Practice Service: Helpguide.org suggests, “Volunteering provides many benefits to both mental and physical health. Volunteering can provide a healthy boost to your self-confidence, self-esteem and life satisfaction. You are doing good for others and the community, which provides a natural sense of accomplishment.”
Service is helpful in combatting depression. “A key risk factor for depression is social isolation. Volunteering keeps you in regular contact with others and helps you develop a solid support system, which in turn protects you against stress and depression when you’re going through challenging times.”
Remember your 10 worst days: Sometimes feeling better is all about perspective. I keep a list of my 10 worst days on the wall above my desk. I review occasionally when things aren’t going so well. It has been years since I have added a new day to the Top 10. Reviewing the list gives me hope and courage. I survived all those days, some of them have turned out to be blessings. It helps me remember my own strengths, and encourages me that “this too shall pass.”
Reframing current moods in the context of our experience can have a therapeutic, mood-raising effect.
Watch your favorite movie: Sometimes I think that my son was raised by the high school football classic, “Remember the Titans.” He watched it countless times. One day I asked him why he watched it so often. His answer surprised me. “I just feel better after I watch it.” He had learned a way to regulate his mood.
Just the act of taking care of self by allowing the taking of time to watch one’s favorite movie can change mood. Many mothers especially feel endless demands on their time and energy. It can be waring. Taking a moment of enjoyment for self sends a rather clear message, “I deserve this, and I am worth it!” That very true statement, in and of itself, can be a mood buster.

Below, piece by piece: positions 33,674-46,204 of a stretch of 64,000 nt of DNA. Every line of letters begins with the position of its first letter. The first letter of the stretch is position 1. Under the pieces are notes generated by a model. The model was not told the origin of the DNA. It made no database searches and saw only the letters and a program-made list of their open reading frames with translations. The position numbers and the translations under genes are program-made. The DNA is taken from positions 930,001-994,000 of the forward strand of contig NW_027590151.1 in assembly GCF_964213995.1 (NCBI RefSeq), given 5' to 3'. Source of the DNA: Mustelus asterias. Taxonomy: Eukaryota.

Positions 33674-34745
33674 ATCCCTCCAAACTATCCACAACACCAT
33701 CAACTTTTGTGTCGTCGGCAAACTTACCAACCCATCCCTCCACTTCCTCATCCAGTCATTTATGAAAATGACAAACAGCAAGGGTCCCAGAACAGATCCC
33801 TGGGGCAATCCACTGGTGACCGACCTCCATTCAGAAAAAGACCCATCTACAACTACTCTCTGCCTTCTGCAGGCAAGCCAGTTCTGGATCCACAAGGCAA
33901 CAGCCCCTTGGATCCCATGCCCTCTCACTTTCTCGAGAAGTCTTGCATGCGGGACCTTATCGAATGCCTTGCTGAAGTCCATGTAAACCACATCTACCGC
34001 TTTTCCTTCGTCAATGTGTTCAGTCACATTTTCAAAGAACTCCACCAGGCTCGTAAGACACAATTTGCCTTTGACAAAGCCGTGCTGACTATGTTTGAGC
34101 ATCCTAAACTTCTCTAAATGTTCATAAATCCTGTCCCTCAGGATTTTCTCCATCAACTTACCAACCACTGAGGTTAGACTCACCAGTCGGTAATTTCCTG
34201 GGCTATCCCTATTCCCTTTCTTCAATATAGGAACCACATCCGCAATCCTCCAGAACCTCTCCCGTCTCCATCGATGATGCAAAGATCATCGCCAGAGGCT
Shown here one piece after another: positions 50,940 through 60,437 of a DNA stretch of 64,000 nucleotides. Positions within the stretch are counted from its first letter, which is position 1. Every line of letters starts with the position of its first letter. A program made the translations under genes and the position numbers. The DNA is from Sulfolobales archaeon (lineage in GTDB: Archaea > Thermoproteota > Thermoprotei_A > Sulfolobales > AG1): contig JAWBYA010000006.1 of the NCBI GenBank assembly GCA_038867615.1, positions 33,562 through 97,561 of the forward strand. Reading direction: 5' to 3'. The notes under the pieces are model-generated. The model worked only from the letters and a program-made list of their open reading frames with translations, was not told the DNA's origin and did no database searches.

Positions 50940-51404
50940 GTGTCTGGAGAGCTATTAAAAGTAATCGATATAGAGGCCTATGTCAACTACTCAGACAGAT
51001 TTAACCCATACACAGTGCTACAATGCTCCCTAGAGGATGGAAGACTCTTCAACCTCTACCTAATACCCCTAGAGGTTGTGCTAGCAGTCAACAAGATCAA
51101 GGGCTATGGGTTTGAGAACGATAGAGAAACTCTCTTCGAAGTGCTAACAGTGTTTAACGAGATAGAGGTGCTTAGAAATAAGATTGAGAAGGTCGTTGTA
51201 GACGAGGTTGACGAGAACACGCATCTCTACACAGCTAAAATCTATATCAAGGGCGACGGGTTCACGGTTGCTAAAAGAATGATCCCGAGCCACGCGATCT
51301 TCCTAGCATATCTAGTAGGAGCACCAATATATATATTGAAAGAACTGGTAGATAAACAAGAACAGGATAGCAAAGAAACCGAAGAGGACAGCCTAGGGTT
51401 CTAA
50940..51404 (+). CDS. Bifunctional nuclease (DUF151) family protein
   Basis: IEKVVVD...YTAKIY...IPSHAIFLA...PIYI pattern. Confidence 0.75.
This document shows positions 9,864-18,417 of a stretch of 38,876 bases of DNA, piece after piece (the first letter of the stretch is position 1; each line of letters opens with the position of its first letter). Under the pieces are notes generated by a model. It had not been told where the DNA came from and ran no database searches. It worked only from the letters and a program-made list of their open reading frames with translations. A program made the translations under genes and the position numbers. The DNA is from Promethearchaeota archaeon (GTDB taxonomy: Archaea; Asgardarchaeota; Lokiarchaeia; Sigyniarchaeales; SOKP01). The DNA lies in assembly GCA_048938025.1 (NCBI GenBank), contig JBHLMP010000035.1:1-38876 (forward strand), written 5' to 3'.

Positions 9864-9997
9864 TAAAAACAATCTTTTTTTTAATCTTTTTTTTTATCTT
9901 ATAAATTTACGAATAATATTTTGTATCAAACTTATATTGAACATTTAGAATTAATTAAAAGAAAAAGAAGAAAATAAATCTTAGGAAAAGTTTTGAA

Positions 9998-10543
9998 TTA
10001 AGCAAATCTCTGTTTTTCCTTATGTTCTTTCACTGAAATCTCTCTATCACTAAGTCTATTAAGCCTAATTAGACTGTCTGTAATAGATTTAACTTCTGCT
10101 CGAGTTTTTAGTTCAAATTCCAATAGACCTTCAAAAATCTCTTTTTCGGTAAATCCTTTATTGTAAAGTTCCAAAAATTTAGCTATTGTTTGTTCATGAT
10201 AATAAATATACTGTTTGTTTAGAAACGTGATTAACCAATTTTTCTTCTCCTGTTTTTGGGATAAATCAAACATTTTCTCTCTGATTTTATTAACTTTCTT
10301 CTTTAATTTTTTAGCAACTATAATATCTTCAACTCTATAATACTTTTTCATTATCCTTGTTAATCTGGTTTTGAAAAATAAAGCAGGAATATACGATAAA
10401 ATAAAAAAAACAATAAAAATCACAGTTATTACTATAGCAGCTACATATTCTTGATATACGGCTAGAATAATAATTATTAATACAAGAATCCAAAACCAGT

Connect Spiritually: Connecting spiritually means much more than the Sunday school answers of pray, read the scriptures and go to church. It means contemplating your place in this universe, the wonder of life itself and the connection we all have as we walk this path. No matter what our sense of God or religion is, connecting to the powers that guide our universe can bring comfort, peace and serenity into our lives.
Take others with you: One of the 12 steps of the self-help movement challenges those working the steps to “share this message with others and practice these principles in all you do,” this is also an appropriate guide for accomplished “mood busters.” One of our human quirks is that we are often chameleons when it comes to mood. We tend to take on the mood of those around us, or at least be affected by them. By avoiding down moods and being healthy in our approach to life, we can effectively raise the mood of those in our sphere of influence.
Tuning forks pick up the vibrations of any other tuning fork and cannot avoid joining in. Being healthy and managing the elements that can create “bad” moods can be just as contagious among friends and associates. Eyore from “Winnie the Pooh” is known to be a mood killer for those he comes in contact with. Individuals that learn good mood management techniques are not. They serve as healthy emotional tuning forks whose “good vibrations” are shared by all that come in contact with them.
“Seven suggestions for escaping icky moods” published by ksl.com written by Roger.